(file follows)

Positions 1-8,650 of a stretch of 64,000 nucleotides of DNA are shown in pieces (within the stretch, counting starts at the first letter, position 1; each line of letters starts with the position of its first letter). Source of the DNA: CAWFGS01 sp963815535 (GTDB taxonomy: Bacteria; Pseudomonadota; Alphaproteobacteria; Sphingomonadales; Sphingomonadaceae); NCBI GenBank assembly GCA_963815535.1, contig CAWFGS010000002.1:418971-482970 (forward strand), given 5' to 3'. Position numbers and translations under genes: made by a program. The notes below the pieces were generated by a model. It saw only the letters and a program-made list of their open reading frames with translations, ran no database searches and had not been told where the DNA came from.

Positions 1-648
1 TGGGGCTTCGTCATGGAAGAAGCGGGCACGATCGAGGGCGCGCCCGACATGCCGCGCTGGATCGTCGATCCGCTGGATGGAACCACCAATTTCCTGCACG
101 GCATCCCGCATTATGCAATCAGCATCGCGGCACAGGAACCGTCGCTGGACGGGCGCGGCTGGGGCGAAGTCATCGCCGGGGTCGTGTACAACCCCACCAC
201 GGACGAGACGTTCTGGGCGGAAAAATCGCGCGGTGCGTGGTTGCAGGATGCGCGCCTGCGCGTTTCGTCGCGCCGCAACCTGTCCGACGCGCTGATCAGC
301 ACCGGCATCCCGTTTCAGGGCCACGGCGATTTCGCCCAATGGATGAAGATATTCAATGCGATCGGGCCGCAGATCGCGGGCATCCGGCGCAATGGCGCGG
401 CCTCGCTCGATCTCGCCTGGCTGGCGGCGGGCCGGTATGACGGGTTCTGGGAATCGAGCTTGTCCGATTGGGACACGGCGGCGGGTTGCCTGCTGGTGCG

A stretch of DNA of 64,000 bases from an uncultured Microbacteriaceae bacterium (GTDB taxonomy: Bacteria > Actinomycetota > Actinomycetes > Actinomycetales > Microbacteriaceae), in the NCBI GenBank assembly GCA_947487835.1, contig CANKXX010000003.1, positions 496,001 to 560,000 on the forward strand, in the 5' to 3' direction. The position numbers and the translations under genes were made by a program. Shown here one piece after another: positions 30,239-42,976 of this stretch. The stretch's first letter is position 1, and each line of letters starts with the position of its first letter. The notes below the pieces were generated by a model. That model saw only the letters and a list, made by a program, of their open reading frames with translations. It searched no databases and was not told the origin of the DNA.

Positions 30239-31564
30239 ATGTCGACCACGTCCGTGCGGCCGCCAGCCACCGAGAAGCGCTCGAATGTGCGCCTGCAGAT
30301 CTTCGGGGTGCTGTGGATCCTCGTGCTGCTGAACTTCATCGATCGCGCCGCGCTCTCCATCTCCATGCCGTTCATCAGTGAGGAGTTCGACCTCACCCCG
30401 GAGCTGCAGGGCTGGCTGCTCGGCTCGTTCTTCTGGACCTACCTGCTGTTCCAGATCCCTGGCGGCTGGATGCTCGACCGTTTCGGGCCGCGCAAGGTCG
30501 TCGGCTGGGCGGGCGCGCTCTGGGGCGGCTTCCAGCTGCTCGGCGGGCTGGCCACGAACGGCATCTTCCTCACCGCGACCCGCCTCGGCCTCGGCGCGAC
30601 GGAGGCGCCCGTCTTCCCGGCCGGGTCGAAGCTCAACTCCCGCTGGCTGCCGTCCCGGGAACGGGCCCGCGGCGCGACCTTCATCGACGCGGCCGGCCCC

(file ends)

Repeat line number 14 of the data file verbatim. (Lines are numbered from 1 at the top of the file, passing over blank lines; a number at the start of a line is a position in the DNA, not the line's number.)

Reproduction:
30601 GGAGGCGCCCGTCTTCCCGGCCGGGTCGAAGCTCAACTCCCGCTGGCTGCCGTCCCGGGAACGGGCCCGCGGCGCGACCTTCATCGACGCGGCCGGCCCC